Woody Guthrie – what has the author of “Old Man Trump” got to say about life today?

This machine kills fascists! The father of protest music re-examined

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Fifty years after Woody Guthrie’s death, Stephen Deusner examines the life and legacy of a great American hero – from an abandoned plot in Okemah, Oklahoma, to a new generation of protest singers channelling his indefatigable spirit. Originally published in Uncut’s November 2017 issue.


At the corner of West Beech and South First streets in Okemah, Oklahoma, sits one of the most important empty lots in all of America. It looks fairly anonymous, a rectangle of brittle grass yellowing under the constant prairie sun, sloping gently upwards to a dense thicket of trees and scrubbrush. It’s no different from other empty lots around the country or even just down the street, except for one tree, shorn of branches and bark, long dead but carved with Woody Guthrie’s initials, the name of the town, and the title of his most popular song, THIS LAND IS YOUR LAND. “Five years ago, nobody knew that he wrote ‘This Land Is Your Land’ in New York City,” says his daughter Nora Guthrie. “Most people though he wrote it in Oklahoma, but he wrote it in Bryant Park. A lot of the details of his life were in the dark corners of history until recently, and they’re still coming out into the light.”


Folk music may not be the populist medium it was during Woody’s lifetime, but he remains an important figure in 2017, partly as he seems to be revealing new facets of himself everyday.

“He was so much bigger than a folk singer,” says Anna Canoni, his granddaughter. “He was bigger than any genre. He only recorded about 300 songs, but he wrote more than 3,000. So there’s still a lot of stuff out there. It’s a joyous responsibility to share all of this information with people.”

There in Okemah, just underneath that carved tree, is the site of the Guthrie homestead, where Woodrow Wilson Guthrie, born in 1912, spent much of his childhood. A fire took the family’s first home, a larger, newer dwelling in a better neighbourhood, and they moved here to what they called the old London House after its previous occupants. According to Guthrie, the family hated the place, but he didn’t know enough to despise it just yet. In his 1943 memoir Bound For Glory, which is so heavily fictionalised it’s often called an autobiographical novel, he writes: “I liked the high porch along the top storey, for it was the highest porch in all of the whole town… [You could] see the white strings of new cotton bales and a whole lot of men and women and kids riding into town on wagons piled double-sideboard-full of cotton, driving under the funny shed at the gin, driving back home again on loads of cotton seed.”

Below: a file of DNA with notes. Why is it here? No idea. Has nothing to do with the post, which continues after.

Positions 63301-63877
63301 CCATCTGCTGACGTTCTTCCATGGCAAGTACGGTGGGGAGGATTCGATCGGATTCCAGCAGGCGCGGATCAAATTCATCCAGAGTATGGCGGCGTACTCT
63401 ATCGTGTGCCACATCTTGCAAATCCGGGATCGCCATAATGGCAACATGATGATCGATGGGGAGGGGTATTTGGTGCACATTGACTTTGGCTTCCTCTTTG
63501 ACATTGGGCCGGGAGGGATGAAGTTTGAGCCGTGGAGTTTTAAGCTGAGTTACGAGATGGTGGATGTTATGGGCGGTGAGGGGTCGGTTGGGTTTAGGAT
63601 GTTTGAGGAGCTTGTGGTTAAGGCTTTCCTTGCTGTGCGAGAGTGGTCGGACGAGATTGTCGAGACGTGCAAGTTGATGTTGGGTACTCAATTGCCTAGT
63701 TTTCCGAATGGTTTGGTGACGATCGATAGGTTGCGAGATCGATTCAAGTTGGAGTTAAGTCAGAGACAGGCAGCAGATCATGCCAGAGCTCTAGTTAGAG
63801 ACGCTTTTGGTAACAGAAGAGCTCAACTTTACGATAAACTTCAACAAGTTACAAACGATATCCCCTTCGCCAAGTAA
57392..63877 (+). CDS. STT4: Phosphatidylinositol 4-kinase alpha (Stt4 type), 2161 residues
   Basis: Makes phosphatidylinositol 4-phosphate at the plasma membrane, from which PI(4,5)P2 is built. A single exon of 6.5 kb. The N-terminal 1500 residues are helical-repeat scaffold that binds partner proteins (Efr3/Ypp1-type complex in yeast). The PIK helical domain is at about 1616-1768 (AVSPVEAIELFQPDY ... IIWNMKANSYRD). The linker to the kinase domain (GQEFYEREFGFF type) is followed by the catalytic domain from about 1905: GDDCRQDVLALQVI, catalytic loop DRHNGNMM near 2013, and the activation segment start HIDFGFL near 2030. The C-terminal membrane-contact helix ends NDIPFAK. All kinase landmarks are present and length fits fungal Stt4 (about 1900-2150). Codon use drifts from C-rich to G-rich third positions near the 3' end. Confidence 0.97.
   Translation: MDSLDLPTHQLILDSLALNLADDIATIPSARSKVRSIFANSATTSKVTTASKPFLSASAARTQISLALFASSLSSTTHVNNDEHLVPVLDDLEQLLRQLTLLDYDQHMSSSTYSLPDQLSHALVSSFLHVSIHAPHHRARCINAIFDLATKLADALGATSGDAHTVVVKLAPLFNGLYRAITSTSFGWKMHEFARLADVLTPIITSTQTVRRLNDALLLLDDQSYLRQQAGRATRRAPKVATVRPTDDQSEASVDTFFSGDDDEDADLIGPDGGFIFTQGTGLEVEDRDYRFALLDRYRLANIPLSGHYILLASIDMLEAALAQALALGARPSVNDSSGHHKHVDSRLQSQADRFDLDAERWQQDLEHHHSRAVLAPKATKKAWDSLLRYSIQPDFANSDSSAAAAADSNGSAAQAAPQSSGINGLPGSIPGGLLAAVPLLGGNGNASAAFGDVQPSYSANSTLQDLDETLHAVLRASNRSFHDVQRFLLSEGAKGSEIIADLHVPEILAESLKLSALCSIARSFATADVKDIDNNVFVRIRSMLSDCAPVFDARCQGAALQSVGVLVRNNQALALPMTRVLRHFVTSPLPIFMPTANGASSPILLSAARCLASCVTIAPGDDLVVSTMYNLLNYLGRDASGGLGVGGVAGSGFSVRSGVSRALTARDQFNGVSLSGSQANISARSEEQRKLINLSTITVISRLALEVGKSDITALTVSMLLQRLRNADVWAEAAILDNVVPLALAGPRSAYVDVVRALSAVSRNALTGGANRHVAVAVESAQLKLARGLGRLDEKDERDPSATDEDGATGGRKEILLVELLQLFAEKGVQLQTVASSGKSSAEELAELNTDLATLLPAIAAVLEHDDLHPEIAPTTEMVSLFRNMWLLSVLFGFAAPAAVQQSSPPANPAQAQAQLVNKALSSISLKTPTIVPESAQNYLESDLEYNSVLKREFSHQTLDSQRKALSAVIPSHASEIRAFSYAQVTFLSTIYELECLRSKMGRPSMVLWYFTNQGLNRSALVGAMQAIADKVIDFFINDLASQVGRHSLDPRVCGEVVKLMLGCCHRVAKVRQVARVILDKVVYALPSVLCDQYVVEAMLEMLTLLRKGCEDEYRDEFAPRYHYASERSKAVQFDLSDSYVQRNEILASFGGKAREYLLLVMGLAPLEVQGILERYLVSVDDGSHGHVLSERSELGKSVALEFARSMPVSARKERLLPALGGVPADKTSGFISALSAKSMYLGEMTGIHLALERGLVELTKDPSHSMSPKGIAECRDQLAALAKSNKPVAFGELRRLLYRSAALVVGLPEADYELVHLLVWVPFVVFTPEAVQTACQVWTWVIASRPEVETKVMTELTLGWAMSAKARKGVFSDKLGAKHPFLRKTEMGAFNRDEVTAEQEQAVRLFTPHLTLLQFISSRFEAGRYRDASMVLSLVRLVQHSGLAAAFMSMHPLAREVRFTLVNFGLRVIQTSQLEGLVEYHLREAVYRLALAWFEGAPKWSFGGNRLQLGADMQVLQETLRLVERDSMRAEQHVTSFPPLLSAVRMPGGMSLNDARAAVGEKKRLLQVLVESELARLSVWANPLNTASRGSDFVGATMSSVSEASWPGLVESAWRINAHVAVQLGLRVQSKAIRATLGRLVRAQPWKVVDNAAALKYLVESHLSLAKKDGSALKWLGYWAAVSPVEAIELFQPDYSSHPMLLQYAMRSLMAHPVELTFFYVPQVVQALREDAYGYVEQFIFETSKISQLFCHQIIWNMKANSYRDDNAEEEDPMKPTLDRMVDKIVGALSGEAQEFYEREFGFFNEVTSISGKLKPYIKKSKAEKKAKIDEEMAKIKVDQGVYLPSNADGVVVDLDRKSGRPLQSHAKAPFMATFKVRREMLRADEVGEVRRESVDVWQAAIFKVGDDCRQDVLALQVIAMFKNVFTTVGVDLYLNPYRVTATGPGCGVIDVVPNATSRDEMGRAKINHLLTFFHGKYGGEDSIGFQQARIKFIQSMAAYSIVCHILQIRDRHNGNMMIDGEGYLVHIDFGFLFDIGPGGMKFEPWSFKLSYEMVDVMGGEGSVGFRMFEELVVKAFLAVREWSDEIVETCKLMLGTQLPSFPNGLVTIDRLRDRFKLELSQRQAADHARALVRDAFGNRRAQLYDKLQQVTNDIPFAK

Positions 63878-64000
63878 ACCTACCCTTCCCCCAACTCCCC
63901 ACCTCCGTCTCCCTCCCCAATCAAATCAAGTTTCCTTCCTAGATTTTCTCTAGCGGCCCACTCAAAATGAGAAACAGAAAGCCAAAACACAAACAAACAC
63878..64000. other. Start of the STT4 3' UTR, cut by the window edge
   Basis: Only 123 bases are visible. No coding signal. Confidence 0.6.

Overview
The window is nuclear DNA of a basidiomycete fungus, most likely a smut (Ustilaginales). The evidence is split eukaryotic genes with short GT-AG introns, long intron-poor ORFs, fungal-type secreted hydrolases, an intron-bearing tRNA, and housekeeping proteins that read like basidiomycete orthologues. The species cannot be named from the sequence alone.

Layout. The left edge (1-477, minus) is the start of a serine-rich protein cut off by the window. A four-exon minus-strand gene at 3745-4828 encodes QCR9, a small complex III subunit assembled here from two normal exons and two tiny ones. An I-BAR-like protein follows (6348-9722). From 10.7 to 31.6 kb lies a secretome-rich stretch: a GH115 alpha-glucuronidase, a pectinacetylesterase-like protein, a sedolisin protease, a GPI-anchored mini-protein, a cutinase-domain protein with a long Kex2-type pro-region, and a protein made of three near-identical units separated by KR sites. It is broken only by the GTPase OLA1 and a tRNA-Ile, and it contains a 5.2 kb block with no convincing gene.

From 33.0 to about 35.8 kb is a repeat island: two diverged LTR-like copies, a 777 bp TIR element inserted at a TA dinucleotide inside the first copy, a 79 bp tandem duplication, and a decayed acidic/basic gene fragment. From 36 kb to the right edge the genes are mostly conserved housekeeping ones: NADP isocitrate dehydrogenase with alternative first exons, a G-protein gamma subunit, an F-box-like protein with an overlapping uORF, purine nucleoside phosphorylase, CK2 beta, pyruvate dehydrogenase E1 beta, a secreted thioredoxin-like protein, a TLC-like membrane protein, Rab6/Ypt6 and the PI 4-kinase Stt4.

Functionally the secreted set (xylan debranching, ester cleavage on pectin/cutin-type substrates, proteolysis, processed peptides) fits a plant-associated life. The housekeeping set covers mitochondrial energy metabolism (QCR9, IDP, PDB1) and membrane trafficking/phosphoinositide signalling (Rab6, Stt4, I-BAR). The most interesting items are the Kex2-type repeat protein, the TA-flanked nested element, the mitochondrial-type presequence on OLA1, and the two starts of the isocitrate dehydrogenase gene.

He reminisces about getting stuck up in an old walnut tree, perhaps the same one that bears his name today; he also recalls a “cyclome” shearing the roof right off. The Guthries moved once again, their fortunes and luck dwindling. Woody grew up, got married, travelled the country, served in the military, wrote thousands of songs, sang in the Almanac Singers with Pete Seeger, and died in 1967.

The London House sat empty for decades after the Guthries abandoned it. In the 1970s a businessman named Earl Walker purchased the lot and intended to turn the house into a museum. Already the local boy was considered an icon of American music – he was by far the most famous native of Okemah, yet the town resisted his canonisation, purportedly due to his Communist leanings. Guthrie was never a registered member of the Communist Party, in fact, he was rarely a registered member of any organisation, suspicious as he was of infringements on his freedom. He did make his name playing Communist Party rallies in the ’30s, but he seems to have finally settled in as a pro-union Socialist with progressive, albeit occasionally contradictory views on race and class. Many of those beliefs, Guthrie argued, were rooted in his experiences in Okemah, an agricultural town that transformed first into an oil boomtown and later into a ghost town. The region’s fortunes were echoed in the London House, which became a target for vandals and fans who took bricks and wooden planks as souvenirs.

Today there is nothing to officially mark the vacant lot as a historical site. Even that carved tree, a piece of folk art in its own right, isn’t an official installation, but something carved by a local fan. Perhaps that’s fitting, since Woody was an avowed populist, a champion of the common man against the encroachments of corporations and crooked politicians. Okemah finally did commemorate him with an annual folk festival, a small park, and a replica of the London House at the Okfuskee County History Center, but this vacant patch of grass might be a bit more in keeping with Woody, who made himself the subject of tall tales and the occasional outright lie, who penned Dust Bowl ballads based on newspaper headlines, who camped with migrant labourers and rode the rails with itinerants of every stripe, who spent his final decades in a hospital in New York, where Huntington’s chorea took his motor skills, his speech, his mobility, his mind and, in 1967, finally his life. Fifty years on, public memorials and statues are at the heart of an extremely heated discussion of how American remembers its history and how it uses its common spaces. This vacant patch of grass is strangely compelling, even moving in its modesty, in the homemade quality of its commemoration. This empty lot is your empty lot, this empty lot is my empty lot.


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